The battery holding member 5 also serves as a battery lid, and is formed of a substantially disk-like conductive material. For this reason, a coupling portion 5a having male threads is formed on the peripheral surface of the battery holding member 5, and is threadably engaged with the board fixing member 3. A projection 5b is formed on the upper surface of the battery holding member 5 to constitute a contact for the battery 6. The battery 6 is clamped between the contact member 4b formed on the lower surface of the circuit board 4 and the projection 5b to supply power to the electronic parts assembled on the circuit board 4. Since a groove 5c is formed on the lower surface of the battery holding member 5, the battery holding member 5 can be easily attached/detached.

The circuit arrangement of the light emitter A, the signal processor B, the first pulse generator C, the second pulse generator D, and the photo detector E will be described below with reference to FIG. 5. In this embodiment, four light-emitting elements are used for the light emitter A; a 4-bit binary counter (for example, SN74HC161 of Texas Instruments Co.) for the signal processor B; a clock oscillator for the first pulse generator C; a monostable multivibrator for the second pulse generator D; and a photosensor for the photo detector E.

The first pulse generator C comprises, e.g., a NAND Schmitt gate 11, a resistor R1, and a capacitor C1. The output terminal of the NAND Schmitt gate 11 is connected to the signal processor B. This output terminal is also connected to the resistor R1. The resistor R1 is connected to the "plus(+)" terminal of the capacitor C1. The "minus(-)" terminal of the capacitor C1 is connected to ground. One input terminal of the NAND Schmitt gate 11 is connected between the resistor R1 and the capacitor C1, and the other input terminal is connected to one input terminal of an OR gate 12 connected to the clear (CLR) terminal of the signal processor B.

The photo detector E comprises, e.g., Schmitt inverter gates 13 and 14, a photosensor P1, resistors R2 and R3, and a capacitor C2. The output terminal of the Schmitt inverter gate 14 is connected to the input terminal of the OR gate 12. An integral circuit constituted by the resistor R3 and the capacitor C2 is connected between the Schmitt inverter gate 13 and 14 and the input terminal of the Schmitt inverter gate 13 is connected between the resistor R2 and the photosensor P1. The line from the resistor R2 and the photosensor P1 serves as a power supply line connected to the switch 4a and the battery 6.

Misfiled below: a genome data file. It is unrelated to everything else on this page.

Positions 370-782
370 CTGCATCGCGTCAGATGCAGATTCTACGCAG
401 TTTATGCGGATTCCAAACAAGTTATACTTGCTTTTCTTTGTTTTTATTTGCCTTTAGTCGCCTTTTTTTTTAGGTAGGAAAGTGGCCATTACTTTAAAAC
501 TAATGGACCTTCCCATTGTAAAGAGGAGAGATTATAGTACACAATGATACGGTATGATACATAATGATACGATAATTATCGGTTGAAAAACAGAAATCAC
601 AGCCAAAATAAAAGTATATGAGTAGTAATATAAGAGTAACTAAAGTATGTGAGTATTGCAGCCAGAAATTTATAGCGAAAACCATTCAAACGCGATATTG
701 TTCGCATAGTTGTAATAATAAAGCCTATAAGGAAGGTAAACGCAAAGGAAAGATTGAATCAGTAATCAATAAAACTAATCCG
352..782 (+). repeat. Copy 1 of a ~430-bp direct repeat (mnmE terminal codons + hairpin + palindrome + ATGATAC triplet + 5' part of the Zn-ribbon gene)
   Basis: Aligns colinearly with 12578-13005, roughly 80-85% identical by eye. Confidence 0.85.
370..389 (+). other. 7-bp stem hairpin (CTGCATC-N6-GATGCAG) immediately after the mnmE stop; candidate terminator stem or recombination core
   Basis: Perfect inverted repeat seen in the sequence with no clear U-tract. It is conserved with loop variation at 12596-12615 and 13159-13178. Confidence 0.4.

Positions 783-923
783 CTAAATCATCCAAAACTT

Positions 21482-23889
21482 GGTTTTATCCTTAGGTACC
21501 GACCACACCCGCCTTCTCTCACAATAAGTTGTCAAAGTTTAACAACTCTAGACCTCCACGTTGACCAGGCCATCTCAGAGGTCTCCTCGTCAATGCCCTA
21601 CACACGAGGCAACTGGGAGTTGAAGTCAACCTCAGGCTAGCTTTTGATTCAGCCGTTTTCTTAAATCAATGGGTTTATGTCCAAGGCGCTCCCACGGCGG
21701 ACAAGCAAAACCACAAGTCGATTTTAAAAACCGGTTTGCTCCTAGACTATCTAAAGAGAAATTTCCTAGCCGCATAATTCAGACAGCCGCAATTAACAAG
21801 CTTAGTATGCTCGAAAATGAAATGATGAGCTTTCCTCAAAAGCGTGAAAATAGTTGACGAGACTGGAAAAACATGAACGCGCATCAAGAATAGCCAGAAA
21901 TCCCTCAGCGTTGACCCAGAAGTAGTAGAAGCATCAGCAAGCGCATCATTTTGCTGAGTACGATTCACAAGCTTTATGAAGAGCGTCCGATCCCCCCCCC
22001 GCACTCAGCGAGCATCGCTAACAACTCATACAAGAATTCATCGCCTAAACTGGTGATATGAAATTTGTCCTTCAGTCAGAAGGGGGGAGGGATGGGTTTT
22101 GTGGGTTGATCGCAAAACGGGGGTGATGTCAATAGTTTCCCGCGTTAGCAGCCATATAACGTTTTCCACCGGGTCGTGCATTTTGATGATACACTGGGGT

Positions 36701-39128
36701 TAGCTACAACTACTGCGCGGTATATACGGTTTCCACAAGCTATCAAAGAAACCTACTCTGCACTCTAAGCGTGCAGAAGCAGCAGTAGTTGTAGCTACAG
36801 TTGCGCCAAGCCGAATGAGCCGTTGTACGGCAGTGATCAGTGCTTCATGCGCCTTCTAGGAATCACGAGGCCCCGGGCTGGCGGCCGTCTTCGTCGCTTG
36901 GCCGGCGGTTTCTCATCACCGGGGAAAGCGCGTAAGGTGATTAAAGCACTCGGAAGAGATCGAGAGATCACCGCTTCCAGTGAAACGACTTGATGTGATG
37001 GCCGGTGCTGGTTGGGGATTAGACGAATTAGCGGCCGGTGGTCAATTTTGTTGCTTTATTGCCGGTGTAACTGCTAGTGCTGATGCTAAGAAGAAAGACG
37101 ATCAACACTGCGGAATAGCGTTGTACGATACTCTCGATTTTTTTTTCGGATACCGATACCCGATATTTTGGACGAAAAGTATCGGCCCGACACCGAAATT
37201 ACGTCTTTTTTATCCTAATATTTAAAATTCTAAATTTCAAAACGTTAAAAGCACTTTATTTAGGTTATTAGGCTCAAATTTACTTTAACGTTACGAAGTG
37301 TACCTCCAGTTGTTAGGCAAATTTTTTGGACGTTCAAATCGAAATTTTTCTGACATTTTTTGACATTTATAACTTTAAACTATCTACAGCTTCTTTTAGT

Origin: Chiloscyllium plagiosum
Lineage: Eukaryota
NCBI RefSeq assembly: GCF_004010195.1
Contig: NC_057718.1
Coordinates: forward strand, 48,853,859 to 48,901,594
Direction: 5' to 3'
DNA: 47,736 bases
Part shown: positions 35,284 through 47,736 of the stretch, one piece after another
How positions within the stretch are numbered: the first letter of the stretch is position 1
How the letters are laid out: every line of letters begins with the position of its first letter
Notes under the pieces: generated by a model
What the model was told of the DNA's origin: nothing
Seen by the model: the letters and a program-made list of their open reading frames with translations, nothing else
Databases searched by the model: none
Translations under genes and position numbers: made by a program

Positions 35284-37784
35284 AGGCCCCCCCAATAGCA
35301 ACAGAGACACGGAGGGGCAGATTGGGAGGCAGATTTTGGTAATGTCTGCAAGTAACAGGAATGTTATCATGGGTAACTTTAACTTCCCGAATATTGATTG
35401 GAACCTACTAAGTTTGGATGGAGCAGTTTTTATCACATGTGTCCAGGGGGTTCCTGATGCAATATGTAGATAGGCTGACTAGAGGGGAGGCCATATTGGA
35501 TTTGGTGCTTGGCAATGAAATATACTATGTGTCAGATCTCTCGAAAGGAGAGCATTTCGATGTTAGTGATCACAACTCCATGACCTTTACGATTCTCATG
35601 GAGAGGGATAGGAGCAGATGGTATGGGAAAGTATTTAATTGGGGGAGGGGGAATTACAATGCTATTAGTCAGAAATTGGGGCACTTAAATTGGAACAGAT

The second pulse generator D comprises, e.g., a NAND Schmitt gate 15, a diode D1, a resistor R4, and a capacitor C3. The output terminal of the NAND Schmitt gate 15 is connected to the other input terminal of the OR gate 12. The input terminal of the NAND Schmitt gate 15 is connected to the signal processor B. The resistor R4 is connected between the output terminal of the NAND Schmitt gate 15 and the other input terminal of the OR gate 12. The diode D1 is connected in parallel with the resistor R4. The capacitor C3 is connected to a line for connecting the power supply line and a line connecting the resistor R4 and the input terminal of the OR gate 12.

The signal processor B receives the pulse signal from the first pulse generator C, the light detection signal from the photo detector E, and an operation stop signal from the second pulse generator D, and outputs electrical signals to its output terminals Q0, Q1, Q2, and Q3 at predetermined timings. These output terminals are connected to light-emitting elements L1, L2, L3, and L4 through resistor R5, R6, R7, and R8, respectively. For this reason, these electrical signals are sent to the light-emitting elements L1, L2, L3, and L4 at predetermined timings. Further, switch 2d is connected between the signal processor B and the power supply line through resistor Rp. The switch 2d is connected to ENP terminal in case that a 4-bit binary counter is used for the signal processor. For this reason, closing the switch 2d makes the input signal of ENP terminal from low level to high level and its output state of the output terminals Q0, Q1, Q2, and Q3 are held.

The operations of this circuit in dark and bright cases will be described below in turn. First, a dark case (i.e., a case wherein no light is incident) will be described below. When the switch 4a is closed, the internal resistance of the photosensor P1 is increased, and after the lapse of a time determined by a time constant of the resistor R2 and the capacitor C2, the output of the Schmitt inverter gate 13 goes to low level. Therefore, the output of the Schmitt inverter gate 14 goes to high level. A high-level interval of the output of the Schmitt inverter gate 14 can be arbitrarily determined by the time constant of the resistor R3 and the capacitor C2. When the output from the Schmitt inverter gate 14 goes to high level, the output from the NAND Schmitt gate 11 goes to high level. Thus, the first pulse generator C starts self-excited oscillation (free running). For this reason, a pulse signal having a short pulse interval shown in FIG. 7A is supplied to the signal processor B.